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News Article | April 17, 2017
Site: co.newswire.com

Intralytix, Inc. announced today that its latest food safety product, ShigaShield™, has received GRAS (Generally Recognized As Safe) recognition from the Food and Drug Administration (FDA). ShigaShield™ is a non-chemical antimicrobial preparation for controlling the foodborne/waterborne bacterial pathogen Shigella. The active ingredients of ShigaShield™ are naturally occurring lytic bacteriophages that selectively and specifically kill Shigella species, including strains belonging to the three major disease-causing species of Shigella: S. flexneri, S. sonnei and S. dysenteriae. "Shigella is one of the leading bacterial causes of diarrhea worldwide, causing an estimated 80-165 million cases each year," stated Dr. Alexander Sulakvelidze, Intralytix's Chief Scientist. "In the United States, Shigella is the third most common causes of gastroenteritis, with more than 500,000 cases occurring annually. ShigaShield™ can help reduce the incidence or severity of such illnesses." Dr. Sulakvelidze added, "Another important potential application is to use ShigaShield™ for improving the safety of foods for the US military and for travelers; for example, for treating fresh fruits and vegetables in high risk Shigella locations oversees where the local sanitation standards and/or quality of water are not optimal, thus creating an increased risk of Shigella contamination." Intralytix is a world leader in the development of bacteriophage-based products for food safety. The company already has three FDA/USDA approved phage-based products on the market: (1) ListShield™, effective at substantially reducing or eliminating Listeria monocytogenes in food products, (2) EcoShield™, effective at substantially reducing or eliminating E. coli O157:H7 in red meat intended for grinding, and (3) SalmoFresh™, effective at substantially reducing or eliminating Salmonella in poultry, fish, shellfish, and fresh and processed fruits and vegetables. Intralytix, Inc is a biotechnology company focused on using its core bacteriophage/phage technology platform to improve human health through the development and commercialization of innovative products for food safety, animal health and human therapeutics and probiotics. For more information, contact Mr. John Woloszyn (410-625-3813 or jwoloszyn@intralytix.com) or Dr. Alexander Sulakvelidze (410-625-2533 or asulakvelidze@intralytix.com).


News Article | July 24, 2017
Site: www.prnewswire.com

BALTIMORE, July 24, 2017 /PRNewswire/ --Intralytix, Inc. announced that it received $17.5 million in new equity funding from Lesaffre, a French family group. This investment marks the beginning of a close collaboration between both companies to develop and commercialize...


Grant
Agency: Department of Defense | Branch: Army | Program: STTR | Phase: Phase II | Award Amount: 749.97K | Year: 2011

During the studies supported by our Phase I STTR grant from the US Army, we began developing and testing a novel concept for a probiotic preparation based on naturally occurring bacteriophages as a way to condition the GI tract"s microflora gently and favorably. The preparation (tentatively designated"ShigActive") is a bacteriophage cocktail that specifically targets Shigella spp. (significant diarrhea-causing pathogens that sicken ca. 165 million people/year, ca. 1.1 million of whom die). We have succesfully isolated and rigorously characterized a large number of phages lytic for Shigella, and we have developed a murine model in which the in vivo efficacy of our phage preparation can be evaluated. During this Phase II project, we propose to perform studies required to obtain regulatory approval of ShigActive. During these studies, we will also perform metagenomic analyses of the gut microbiota (using DGGE and state-of-the-art 454-pyrosequencing of 16S rRNA genes) of mice before and after their treatment with ShigActive, in order to (i) obtain additional safety data for the FDA, and (ii) compare rigorously the effect of ShigActive and ampicillin (an antibiotic commonly used to treat shigellosis) on the intestinal microflora of mice. The proposed project"s primary goal is to submit a New Dietary Ingredient (NDI) Notification to the FDA, whose approval will enable us to commence commercial sales of ShigActive.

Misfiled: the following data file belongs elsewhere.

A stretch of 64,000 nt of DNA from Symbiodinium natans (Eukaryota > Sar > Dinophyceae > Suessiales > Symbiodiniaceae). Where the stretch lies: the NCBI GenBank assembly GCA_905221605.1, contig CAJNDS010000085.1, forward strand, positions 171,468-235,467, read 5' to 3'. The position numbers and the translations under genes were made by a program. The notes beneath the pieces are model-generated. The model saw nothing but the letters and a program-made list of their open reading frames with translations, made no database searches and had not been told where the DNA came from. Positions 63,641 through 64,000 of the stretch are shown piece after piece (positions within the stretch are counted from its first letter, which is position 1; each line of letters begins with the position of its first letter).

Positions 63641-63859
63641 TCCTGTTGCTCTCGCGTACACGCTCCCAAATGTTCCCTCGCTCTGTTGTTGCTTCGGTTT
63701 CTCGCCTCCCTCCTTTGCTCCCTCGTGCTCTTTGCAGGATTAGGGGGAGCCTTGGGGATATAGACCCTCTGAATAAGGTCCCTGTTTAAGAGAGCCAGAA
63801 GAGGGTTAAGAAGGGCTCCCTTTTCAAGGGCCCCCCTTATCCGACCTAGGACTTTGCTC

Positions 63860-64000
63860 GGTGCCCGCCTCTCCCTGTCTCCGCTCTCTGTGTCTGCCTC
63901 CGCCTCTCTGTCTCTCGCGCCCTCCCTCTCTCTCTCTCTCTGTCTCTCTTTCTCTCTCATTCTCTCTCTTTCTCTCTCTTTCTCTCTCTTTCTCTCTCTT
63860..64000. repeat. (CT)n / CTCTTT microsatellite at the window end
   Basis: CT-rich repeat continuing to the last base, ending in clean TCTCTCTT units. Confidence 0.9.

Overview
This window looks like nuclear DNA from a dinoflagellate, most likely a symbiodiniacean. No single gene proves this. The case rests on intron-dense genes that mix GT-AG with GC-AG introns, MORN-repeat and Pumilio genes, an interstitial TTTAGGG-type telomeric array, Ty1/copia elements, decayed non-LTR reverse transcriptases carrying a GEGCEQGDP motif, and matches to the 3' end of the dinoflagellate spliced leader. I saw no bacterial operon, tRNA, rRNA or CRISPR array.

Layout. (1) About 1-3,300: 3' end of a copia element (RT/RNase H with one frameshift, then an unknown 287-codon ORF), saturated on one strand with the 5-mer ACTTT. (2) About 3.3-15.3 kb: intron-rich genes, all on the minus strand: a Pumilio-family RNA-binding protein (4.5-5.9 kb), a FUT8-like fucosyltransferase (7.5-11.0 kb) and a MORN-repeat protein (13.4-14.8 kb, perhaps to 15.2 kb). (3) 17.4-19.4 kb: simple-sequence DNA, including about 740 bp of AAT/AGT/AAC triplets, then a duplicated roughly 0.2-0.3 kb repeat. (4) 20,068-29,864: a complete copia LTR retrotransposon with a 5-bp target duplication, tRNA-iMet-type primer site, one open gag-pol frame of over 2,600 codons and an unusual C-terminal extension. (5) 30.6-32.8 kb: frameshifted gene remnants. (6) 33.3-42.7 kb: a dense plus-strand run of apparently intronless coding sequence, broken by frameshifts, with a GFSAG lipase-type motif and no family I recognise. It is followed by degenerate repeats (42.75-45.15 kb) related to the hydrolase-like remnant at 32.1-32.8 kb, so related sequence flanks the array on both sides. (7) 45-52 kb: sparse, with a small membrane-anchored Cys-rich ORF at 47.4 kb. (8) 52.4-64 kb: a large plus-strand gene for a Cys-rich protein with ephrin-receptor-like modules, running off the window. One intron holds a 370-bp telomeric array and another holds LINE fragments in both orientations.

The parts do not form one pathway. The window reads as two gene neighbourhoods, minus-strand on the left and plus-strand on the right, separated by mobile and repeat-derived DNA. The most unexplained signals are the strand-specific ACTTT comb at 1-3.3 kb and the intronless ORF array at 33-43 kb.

Patent
Intralytix, Inc. | Date: 2016-01-21

The present invention is directed to isolated bacteriophages having specificity and lytic activity against strains of Shigella species, methods of using the bacteriophages, progeny and derivatives derived therefrom, to control the growth of Shigella species in various settings (e.g., food safety, sanitation, modulating microbiome, prebiotics, probiotics).


The present invention provides a method for reducing the risk of bacterial infection or sepsis in a susceptible patient by treating the susceptible patient with a pharmaceutical composition containing bacteriophage of one or more strains which produce lytic infections in pathogenic bacteria. Preferably, treatment of the patient reduces the level of colonization with pathogenic bacteria susceptible to the bacteriophage by at least one log. In a typical embodiment, the susceptible patient is an immunocompromised patient selected from the group consisting of leukemia patients, lymphoma patients, carcinoma patients, sarcoma patients, allogeneic transplant patients, congenital or acquired immunodeficiency patients, cystic fibrosis patients, and AIDS patients. In a preferred mode, the patients treated by this method are colonized with the pathogenic bacteria subject to infection by said bacteriophage.


Patent
Intralytix, Inc. | Date: 2012-06-13

The present invention is directed to isolated bacteriophages having specificity and lytic activity against strains of Salmonella species, methods of using the bacteriophages, progeny and derivatives derived therefrom, to control the growth of Salmonella species in various settings (e.g., food safety, sanitation, probiotics).


The present invention provides a method for reducing the risk of bacterial infection or sepsis in a susceptible patient by treating the susceptible patient with a pharmaceutical composition containing bacteriophage of one or more strains which produce lytic infections in pathogenic bacteria. Preferably, treatment of the patient reduces the level of colonization with pathogenic bacteria susceptible to the bacteriophage by at least one log. In a typical embodiment, the susceptible patient is an immunocompromised patient selected from the group consisting of leukemia patients, lymphoma patients, carcinoma patients, sarcoma patients, allogeneic transplant patients, congenital or acquired immunodeficiency patients, cystic fibrosis patients, and AIDS patients. In a preferred mode, the patients treated by this method are colonized with the pathogenic bacteria subject to infection by said bacteriophage.